Number ten of thirty-one, nearly a third of the way through the month of the Two Writing Teachers March Challenge. Find the links here!
And today, Poetry Friday with Michelle H. Barnes at her beautiful blog, Today's Little Ditty! Today she shares an inspiring time at a conference recently, listening and being inspired by Lily Yeh, an artist building parks and memorials in the most poignant and needed of places. You will want to visit to discover more.
My blog is a few days over six years, and I've enjoyed every part, the poems, the stories, the pictures shared. Writing over a period of time is not only a diary of events but becomes a reflection of self, I think. I see patterns and those of you who read my posts possibly do too. I reserve my most personal words for family and for nature. Two things touching the outdoors stand out all through these six years, writing about skies and about crows. As can be seen by my header, crows pop up often like those "Four and Twenty Blackbirds/baked in a pie."
You know I work at a used bookstore, and a recent, "oh, wow, look at this book!" find is a marvelous older picture book titled Crows, in which Heidi Holder illustrates an old rhyme. The pages range from one crow to twelve, include a framed picture of the crows themselves with beautiful illumination and rhyming couplets. Below that picture is an illustration of the content with rabbits. In the opposite "full" page is a similar scene, but with a female mink and a swashbuckling weasel She also shares that the rhyme comes handed down from her grandfather, but only seven parts (maybe for the days of the week?). And she found different versions of it in her research. Heidi adds in an author's note that birds more than any other creature are known to be prophetic.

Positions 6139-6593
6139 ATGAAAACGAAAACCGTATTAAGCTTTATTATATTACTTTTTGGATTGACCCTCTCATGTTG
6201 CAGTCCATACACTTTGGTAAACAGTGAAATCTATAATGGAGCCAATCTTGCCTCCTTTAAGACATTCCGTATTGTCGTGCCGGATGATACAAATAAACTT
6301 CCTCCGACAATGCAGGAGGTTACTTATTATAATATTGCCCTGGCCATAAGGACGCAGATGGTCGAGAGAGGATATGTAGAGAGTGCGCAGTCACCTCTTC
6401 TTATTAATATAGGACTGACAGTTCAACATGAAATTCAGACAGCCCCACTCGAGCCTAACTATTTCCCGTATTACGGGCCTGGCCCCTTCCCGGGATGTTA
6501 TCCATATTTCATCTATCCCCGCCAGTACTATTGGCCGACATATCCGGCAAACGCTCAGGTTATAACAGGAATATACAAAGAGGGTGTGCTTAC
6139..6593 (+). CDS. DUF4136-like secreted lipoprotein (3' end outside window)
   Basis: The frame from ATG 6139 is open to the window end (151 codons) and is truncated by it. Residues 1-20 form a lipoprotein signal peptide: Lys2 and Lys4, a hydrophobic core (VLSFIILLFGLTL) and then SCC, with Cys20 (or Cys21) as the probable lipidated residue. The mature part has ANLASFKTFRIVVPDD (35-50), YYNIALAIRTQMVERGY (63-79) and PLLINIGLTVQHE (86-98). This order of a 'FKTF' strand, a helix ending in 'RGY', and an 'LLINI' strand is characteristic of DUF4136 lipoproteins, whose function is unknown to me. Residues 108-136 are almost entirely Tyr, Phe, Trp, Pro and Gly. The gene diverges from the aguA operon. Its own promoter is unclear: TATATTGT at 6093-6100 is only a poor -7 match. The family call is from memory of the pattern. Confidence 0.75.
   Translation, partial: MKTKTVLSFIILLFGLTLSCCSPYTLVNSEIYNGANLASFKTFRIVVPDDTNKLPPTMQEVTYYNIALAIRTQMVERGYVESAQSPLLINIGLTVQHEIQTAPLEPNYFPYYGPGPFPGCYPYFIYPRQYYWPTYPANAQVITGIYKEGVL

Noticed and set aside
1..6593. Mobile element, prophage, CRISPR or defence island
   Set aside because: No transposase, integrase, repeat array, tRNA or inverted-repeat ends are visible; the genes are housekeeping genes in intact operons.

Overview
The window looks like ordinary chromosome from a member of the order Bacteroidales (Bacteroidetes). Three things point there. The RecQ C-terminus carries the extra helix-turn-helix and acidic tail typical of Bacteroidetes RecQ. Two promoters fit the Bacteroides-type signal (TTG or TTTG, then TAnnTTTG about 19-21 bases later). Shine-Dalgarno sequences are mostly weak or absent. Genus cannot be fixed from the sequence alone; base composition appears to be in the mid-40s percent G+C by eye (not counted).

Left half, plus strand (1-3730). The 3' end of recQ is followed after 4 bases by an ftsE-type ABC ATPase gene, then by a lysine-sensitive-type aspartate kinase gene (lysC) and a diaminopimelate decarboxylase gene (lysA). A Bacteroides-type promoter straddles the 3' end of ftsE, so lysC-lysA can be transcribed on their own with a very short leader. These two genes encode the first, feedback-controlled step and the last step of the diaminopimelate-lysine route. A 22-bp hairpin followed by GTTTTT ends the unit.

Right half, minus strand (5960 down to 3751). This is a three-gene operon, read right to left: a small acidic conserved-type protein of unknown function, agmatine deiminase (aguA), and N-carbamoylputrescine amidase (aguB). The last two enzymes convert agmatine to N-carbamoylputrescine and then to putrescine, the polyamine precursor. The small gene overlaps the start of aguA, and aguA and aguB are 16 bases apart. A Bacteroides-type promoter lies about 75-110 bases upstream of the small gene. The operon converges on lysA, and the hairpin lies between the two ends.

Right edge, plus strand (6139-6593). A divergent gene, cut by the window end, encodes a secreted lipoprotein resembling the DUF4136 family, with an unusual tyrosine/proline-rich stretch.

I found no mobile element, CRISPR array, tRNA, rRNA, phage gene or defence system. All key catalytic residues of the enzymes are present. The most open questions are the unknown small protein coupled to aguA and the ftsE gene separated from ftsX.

Here is the cover and a sample of the page of four crows.
In my own research, I've seen this termed an "oracular" rhyme, meaning "prophetic". In other words, if one sees one crow, it portends "bad news". It is helpful that Holly has included additional pages of information, one of which is a key to the symbols in her illustrations. For example, in the page for "one crow", she's included meadow rue, which means "regret" and forget-me-nots, which mean "true love". It's a fascinating book that pleases me to imagine someone telling this rhyme as foretelling fun, or would it be foretelling truth?
Here is the beginning:
"One is for bad news.
Two is for mirth.
Three is a wedding.
Four is a birth."
You can find more pictures of the pages on Google images. Do you have a rhyme that you learned from a grandparent or other friend/family member that is similar?